American persimmons are usually dioecious; that is, trees produce either male or female flowers. Only rarely are native persimmons self-pollinating. Thus, both female and male trees are usually necessary to produce a full crop. In oriental persimmons, female, male and/or perfect flowers can be produced on the same tree.
      Fig trees are self-fertile. You do not need to plant multiple trees. A single fig tree will produce fruit on its own. Figs are actually pollinated by tiny wasps that enter and leave the fruit while it is growing.

      Reply
  3. Christina

    What are the best pollinators to pair with an elephant heart plum tree? I’d prefer another freestone variety, but perhaps there aren’t other freestone Japanese plum trees?

    Reply
    • My Garden Life

      Hi Christina,
      Elephant heart plums are self-pollinating but their productivity can be improved by planting a second tree for pollination. Three varieties that are frequently recommended are: ‘Beauty’, ‘Santa Rosa’, and ‘Ozark Premier’. ‘Ozark Premier’ is semi-freestone, but the other two varieties are clingstone.

      Reply
  4. Janette Hosein

    Hi I’m very confused by your pollination chart because every bit of research I’ve done (while learning of this mistake by lack of cross pollination) and every nursery I’ve visited says two trees of the same kind can’t pollinate each other like two shiro plums won’t cross pollinate each other you would need 1 beauty or other Asian plum and 1 shiro. Is this just a mistake or is it fact? Thanks Ps I’m trying to decide between beauty and satsuma and Methley for my shiro plums ( the plums available in my area) never having tasted any of these varieties would love some feedback if you have. I love juicy non tart skinned plums and I grow several in close proximity and keep them small. Thanks for any advice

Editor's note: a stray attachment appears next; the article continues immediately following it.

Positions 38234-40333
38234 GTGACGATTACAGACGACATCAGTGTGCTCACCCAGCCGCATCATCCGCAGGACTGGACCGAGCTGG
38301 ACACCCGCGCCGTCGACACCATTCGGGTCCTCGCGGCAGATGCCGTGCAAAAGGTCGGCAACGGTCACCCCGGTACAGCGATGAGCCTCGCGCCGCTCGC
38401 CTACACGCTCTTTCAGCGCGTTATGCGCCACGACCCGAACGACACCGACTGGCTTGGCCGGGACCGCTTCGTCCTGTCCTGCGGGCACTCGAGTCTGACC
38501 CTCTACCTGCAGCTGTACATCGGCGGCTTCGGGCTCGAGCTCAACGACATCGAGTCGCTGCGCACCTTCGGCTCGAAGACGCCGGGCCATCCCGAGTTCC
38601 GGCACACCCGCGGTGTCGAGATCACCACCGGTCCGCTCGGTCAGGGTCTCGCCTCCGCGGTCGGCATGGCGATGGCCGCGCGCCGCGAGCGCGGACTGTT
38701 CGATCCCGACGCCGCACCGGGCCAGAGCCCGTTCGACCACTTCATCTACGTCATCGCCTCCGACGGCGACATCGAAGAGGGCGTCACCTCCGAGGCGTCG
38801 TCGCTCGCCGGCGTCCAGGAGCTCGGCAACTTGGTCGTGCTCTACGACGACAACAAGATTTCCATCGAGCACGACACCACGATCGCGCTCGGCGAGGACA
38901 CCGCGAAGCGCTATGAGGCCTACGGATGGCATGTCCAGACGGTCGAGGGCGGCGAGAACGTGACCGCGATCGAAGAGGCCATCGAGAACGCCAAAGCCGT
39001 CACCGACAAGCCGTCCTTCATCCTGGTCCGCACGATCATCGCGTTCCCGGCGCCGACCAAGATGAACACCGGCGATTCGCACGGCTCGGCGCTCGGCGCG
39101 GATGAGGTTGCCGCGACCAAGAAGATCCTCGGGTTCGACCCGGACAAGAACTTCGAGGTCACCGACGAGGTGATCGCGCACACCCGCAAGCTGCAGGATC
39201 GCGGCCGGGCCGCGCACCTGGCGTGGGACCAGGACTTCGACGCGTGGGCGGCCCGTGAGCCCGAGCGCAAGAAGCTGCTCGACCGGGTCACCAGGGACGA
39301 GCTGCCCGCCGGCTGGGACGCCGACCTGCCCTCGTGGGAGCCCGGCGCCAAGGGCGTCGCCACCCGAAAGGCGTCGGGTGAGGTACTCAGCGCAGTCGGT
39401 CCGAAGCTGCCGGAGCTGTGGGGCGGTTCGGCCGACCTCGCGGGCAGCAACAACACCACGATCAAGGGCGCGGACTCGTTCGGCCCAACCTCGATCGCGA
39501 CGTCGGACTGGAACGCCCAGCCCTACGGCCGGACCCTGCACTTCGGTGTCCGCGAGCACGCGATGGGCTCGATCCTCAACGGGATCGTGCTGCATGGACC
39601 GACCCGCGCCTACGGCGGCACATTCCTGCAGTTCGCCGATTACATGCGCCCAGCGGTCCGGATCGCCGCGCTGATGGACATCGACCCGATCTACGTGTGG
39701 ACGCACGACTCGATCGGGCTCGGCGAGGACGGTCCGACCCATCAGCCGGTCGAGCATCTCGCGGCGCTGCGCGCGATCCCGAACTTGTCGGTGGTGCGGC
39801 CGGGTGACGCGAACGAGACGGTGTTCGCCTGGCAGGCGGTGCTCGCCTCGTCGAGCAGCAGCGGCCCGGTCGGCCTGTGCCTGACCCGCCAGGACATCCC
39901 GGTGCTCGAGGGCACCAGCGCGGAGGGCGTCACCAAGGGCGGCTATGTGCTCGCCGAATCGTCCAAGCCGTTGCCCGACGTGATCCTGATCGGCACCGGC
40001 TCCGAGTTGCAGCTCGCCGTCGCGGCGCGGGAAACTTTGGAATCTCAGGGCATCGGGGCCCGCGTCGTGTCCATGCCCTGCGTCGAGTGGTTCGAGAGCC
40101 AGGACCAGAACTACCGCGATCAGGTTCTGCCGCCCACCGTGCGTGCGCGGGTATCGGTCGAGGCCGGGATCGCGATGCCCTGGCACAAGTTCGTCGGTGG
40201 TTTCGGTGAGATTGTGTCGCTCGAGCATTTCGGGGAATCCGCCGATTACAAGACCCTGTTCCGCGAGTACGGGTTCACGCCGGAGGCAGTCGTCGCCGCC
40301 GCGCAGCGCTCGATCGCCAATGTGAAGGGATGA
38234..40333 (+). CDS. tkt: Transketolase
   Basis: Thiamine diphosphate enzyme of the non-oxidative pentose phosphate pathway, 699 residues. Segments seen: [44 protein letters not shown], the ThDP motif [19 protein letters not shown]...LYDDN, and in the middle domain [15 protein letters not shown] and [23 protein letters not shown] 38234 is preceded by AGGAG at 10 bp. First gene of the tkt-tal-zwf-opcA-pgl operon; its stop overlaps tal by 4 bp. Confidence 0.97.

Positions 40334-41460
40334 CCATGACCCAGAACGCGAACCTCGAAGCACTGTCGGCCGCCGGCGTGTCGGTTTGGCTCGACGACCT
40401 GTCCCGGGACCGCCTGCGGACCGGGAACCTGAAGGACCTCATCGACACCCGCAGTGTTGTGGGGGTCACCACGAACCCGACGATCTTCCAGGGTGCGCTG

Reply
    • My Garden Life

      Hi Janette,
      There is a lot of information on the internet to fuel your confusion. Even while researching your question here, we are running into completely contradictory statements. For example, some sources say that the plum variety ‘Toka’ must have a pollinator, others say it’s self-fertile (it is – which is why our chart indicates that you can plant a ‘Toka’ with a ‘Toka’ and still get fruit). Having said that, even in cases when a fruit tree is self-fertile, the addition of a pollinator companion of a different variety will often result in improved productivity overall. You really can’t go wrong by providing any fruit tree with an appropriate pollinator companion. Self-fertile varieties are ideal for people who only have space for one tree.

      If you’re a resident of the U.S. we recommend checking with your local University Cooperative Extension service for information about specific varieties best suited to your growing region and that also meet your flavor preferences. The Old Farmer’s Almanac has a handy search tool for finding the Cooperative Extension office in your state, find it here.